‘Got call from Delhi police for talking to JNU student’

  • Heena Kausar, Hindustan Times, New Delhi
  • Updated: Feb 22, 2016 20:43 IST
I told them that I was a journalist and I was doing my job.

The following is a first person account by the reporter:

At 7.05 pm on Sunday, I received a call from an unknown number and the caller asked me if my name was Heena.

I replied in affirmative after which the caller said something inaudible. I asked him to repeat, after which he asked me, “do you know Anirban? You must be aware of the whole situation in JNU.”

My first reaction, which would be the natural for any journalist covering the issue, was to feel that I have got a lead on where these students were hiding. The caller may have seen him somewhere. May be the caller wanted to tell me something about him and others. Gosh, that will be a awesome break if I got some information. All of these thoughts rushed to my head.

But suddenly the caller asked me, “you have been talking to Anirban. Why? Do you know anything about them.”

I couldn’t understand why would anyone ask me that so I asked him who he was and why was he asking me these questions.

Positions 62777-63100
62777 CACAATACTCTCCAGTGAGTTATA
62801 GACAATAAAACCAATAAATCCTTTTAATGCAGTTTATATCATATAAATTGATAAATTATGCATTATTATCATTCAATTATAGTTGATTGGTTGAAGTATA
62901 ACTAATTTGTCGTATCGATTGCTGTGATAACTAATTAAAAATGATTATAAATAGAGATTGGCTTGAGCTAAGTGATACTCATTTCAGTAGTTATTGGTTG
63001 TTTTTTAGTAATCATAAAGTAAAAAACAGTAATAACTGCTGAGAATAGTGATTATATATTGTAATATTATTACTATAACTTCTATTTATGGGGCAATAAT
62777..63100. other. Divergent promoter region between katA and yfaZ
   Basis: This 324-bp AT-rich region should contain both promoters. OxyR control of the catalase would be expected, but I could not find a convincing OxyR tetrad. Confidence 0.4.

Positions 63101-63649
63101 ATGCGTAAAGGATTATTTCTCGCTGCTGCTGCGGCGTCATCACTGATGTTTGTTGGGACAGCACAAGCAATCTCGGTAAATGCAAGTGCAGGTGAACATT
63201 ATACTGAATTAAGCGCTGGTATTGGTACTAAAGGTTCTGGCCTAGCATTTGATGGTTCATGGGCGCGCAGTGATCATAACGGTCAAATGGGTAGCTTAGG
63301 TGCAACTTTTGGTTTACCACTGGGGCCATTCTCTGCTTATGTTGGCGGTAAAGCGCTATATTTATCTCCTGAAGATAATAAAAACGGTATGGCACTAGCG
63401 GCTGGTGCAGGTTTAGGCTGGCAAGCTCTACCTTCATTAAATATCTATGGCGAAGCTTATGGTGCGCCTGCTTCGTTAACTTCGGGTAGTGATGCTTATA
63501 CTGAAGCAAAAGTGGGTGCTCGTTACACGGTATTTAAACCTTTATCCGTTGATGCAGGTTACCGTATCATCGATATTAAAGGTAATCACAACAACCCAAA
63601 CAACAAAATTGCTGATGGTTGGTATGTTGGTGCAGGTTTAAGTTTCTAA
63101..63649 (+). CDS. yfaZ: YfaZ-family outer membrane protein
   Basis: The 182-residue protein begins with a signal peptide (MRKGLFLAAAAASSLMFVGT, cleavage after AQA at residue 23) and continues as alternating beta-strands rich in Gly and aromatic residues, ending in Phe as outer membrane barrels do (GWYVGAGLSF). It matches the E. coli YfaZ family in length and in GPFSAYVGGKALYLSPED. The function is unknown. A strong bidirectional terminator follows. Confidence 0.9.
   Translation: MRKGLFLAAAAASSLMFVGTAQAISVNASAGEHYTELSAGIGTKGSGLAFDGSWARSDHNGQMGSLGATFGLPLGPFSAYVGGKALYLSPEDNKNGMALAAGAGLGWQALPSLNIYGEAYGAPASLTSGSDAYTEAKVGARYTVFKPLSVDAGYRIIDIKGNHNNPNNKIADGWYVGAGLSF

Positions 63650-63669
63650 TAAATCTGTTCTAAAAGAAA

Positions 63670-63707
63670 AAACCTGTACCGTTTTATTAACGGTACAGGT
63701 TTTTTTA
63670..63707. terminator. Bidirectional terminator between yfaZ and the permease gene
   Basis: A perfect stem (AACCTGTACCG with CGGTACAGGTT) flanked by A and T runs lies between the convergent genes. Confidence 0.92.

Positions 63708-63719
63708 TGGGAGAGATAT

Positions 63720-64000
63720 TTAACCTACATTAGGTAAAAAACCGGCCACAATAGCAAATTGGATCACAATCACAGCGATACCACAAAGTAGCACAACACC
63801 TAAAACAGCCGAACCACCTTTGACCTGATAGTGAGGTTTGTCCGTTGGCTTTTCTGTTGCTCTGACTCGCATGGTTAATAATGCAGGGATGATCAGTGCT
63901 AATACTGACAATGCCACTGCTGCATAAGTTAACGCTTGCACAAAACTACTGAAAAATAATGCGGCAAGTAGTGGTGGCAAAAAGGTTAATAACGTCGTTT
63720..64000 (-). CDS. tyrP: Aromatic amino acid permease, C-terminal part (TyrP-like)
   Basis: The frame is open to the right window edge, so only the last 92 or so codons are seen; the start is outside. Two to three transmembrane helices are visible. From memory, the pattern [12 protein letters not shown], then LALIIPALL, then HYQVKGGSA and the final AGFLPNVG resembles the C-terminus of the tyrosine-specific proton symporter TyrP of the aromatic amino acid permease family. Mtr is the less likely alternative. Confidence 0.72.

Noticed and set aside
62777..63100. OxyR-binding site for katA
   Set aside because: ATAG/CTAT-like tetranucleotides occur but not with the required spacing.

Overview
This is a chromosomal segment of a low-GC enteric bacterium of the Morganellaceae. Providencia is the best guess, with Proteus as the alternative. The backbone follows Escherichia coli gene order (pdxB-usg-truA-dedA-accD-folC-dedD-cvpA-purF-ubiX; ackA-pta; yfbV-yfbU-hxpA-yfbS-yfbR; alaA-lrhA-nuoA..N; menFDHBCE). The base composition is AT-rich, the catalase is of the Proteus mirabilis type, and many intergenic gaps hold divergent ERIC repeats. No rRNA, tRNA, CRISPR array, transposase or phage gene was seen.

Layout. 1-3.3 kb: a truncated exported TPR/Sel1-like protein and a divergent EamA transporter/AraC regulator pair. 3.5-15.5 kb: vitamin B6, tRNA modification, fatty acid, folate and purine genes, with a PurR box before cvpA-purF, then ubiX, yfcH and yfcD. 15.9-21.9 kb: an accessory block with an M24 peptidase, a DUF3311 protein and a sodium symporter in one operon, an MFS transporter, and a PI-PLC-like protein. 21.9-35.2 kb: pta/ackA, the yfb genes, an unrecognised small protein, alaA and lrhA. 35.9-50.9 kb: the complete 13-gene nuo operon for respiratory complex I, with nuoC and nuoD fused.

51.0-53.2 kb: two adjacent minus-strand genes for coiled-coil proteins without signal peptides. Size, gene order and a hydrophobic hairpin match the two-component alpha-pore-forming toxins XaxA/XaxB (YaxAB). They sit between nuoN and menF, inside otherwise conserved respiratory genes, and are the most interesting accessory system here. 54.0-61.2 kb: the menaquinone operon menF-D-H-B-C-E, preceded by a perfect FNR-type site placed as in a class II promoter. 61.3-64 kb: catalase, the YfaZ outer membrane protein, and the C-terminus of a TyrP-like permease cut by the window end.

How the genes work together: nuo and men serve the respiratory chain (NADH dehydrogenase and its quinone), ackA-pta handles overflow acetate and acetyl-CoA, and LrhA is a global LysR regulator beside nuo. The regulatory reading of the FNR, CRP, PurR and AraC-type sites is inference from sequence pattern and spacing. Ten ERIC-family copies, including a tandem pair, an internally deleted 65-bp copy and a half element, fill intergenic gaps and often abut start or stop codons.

“I am calling from Vasant Vihar police station. My name is Babu Lal and your number has come up in the CDR,” he said.

“What’s a CDR?,” I asked him.

“We have call details of Anirban and you have talked to him. We want to know why? Is there is anything you know? “ the caller asked.

The conversation was unsettling but I kept my calm and asked him,”When were the calls made?” He said it was during February.

“Sir, I am a journalist with Hindustan Times and I cover education. I have covered the JNU issue and I for that purpose I have made several calls to many students. As journalists we talk to everyone involved to get quotes from all sides involved. I did talk to the guy during that time,” I replied while rushing to my crime reporter to seek his suggestion about what should I do with this call.

I asked the caller to be on hold and told my senior about the call.

My senior asked me to tell him I was a journalist and I was doing my job.

When I talked to the guy again he said, “It’s okay. We have details of calls on his number. We are just seeing what all calls were done on his number so called you.”

The conversation was short but it had managed to rattle me a bit for the next three hours. But soon I got a tip off that all five students, including Umar Khalid and Anirban, have resurfaced in JNU the campus. I rushed to the spot.

I have been in the campus since last night and have talked to all possible people around. Because that is what a journalist is supposed to do. And that is what I will do.

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